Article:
he ICE futures exchange's U.S. Dollar Index, which tracks the greenback against six trading partners, rose last week the most in more than four decades as the dollar soared to a two- year high versus the euro and reached its strongest in six years against the U.K. pound. A global grab for dollars has pushed the index up 22 percent since July 15 to the highest since April 2006.
Last week the Dollar Index surged 4.9 percent to 86.44, as the greenback climbed 5.9 percent to $1.2623 per euro and strengthened 8 percent to $1.5897 to the pound. Its biggest gain came against the Australia dollar, rising 11.6 percent, followed by a 10.7 percent increase versus the New Zealand dollar and an 8.8 percent advance versus the South Africa rand.
Investors, banks and even companies are scooping up dollars to repay loans denominated in the currency as the 14-month-long credit crisis intensifies.
Banks have extended about $2.5 trillion in foreign-currency loans to emerging markets, according to Barclays, which cited data compiled by the Bank for International Settlements in Basel, Switzerland. Some 70 percent of the claims on developing nations in Asia mature in less than one year, while the amount for emerging European countries is 43 percent.
Demand for dollars can be seen in the Treasury market, where the Federal Reserve's holdings of U.S. government debt on behalf of foreign central banks and institutions have increased by $60.1 billion this month to $1.56 trillion. That's the biggest monthly gain on record.
When the euro was rallying 38 percent from November 2005 through July, economists said the dollar was in danger of losing its primacy. The euro's share of global central bank reserves rose to 27 percent at the end of March from 17 percent in 2000, according to the International Monetary Fund in Washington. The dollar's share fell to 62.5 percent from 72.1 percent.
The prospect of falling U.S. interest rates may offset some of the demand for the dollar. The odds on the Fed halving its target rate for overnight bank loans to 0.75 percent on Oct. 29 rose to 26 percent last week, futures on the Chicago Board of Trade showed. The chances were zero a week earlier.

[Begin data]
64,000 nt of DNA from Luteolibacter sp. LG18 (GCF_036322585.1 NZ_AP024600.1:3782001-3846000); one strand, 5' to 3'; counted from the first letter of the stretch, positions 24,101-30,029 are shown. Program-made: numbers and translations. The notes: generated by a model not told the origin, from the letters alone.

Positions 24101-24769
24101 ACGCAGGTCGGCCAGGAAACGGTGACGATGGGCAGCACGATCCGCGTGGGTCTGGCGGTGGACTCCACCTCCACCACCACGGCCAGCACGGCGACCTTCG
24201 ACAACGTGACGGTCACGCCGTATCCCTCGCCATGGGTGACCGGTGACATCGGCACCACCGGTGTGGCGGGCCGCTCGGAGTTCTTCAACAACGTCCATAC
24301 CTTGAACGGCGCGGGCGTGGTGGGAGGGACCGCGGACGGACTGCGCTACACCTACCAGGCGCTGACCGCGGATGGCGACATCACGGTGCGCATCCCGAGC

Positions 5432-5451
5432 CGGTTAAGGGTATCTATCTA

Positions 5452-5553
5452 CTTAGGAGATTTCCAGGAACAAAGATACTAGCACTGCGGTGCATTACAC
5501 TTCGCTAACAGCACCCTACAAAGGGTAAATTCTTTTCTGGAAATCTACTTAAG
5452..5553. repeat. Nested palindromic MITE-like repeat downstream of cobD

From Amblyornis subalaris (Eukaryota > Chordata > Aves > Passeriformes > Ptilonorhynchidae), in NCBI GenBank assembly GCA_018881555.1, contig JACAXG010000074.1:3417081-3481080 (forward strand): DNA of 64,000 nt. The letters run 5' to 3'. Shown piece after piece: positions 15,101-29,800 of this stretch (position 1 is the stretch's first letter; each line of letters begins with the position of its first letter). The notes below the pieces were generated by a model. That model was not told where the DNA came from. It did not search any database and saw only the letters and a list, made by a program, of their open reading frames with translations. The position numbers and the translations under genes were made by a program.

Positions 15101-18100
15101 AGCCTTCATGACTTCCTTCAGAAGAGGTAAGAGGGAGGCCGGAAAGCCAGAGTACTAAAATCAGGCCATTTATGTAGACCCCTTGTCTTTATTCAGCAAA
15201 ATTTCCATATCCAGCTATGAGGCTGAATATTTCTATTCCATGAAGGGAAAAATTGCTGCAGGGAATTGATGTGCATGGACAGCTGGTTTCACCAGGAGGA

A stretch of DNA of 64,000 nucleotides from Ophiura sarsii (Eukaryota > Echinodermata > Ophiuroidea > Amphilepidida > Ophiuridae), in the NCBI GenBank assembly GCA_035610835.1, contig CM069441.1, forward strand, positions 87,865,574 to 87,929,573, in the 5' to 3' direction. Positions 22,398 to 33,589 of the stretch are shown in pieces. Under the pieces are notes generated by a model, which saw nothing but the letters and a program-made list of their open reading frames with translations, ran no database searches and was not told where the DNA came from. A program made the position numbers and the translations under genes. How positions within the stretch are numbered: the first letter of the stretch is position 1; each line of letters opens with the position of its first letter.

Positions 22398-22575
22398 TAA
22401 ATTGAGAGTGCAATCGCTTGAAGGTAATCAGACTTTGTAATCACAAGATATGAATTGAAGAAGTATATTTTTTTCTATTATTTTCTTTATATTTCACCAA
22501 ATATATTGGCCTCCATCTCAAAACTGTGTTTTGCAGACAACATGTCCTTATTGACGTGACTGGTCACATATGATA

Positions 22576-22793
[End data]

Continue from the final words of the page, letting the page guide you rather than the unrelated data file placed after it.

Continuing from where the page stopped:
The U.S. already has the lowest rates of any Group of Seven industrialized nation except Japan, where the key rate is 0.5 percent. That means even dollar bulls expect the gains may slow before picking up again later in the year or in 2009.
Another obstacle for the dollar is the flood of debt the U.S. will sell to finance the budget deficit and bank bailouts. Gross issuance of Treasury coupon securities will rise to about $1.15 trillion in the 2009 fiscal year from $724 billion last year, according to Credit Suisse Securities USA LLC, one of the 17 primary dealers of U.S. government securities obligated to bid at Treasury auctions.
As the dollar gains, the currencies of commodity-exporting nations including Australia and Canada are likely to suffer most, according to Citigroup Inc. The Australian currency has dropped 23 percent versus the greenback in the past month, while Canada's dollar has slumped 19 percent as commodities tumbled.
Canada's dollar fell to the lowest since September 2004 as its U.S. counterpart strengthened against most of the world's major currencies. The Canadian currency is headed for its worst monthly fall since at least 1950, depreciating 17 percent since Sept. 30, as stocks and commodity prices have declined. Canada's main stock index has lost more than a third of its value this year, while oil is down by more than half from its July record. Crude accounted for 10 percent of Canada's export revenue in 2007.
The Canadian dollar depreciated by as much as 1.5 percent to C$1.2972 per U.S. dollar, from C$1.2775 on Oct. 24, the lowest since Sept. 21, 2004. It traded at C$1.2914 at 2:24 p.m. in Toronto. One Canadian dollar buys 77.4...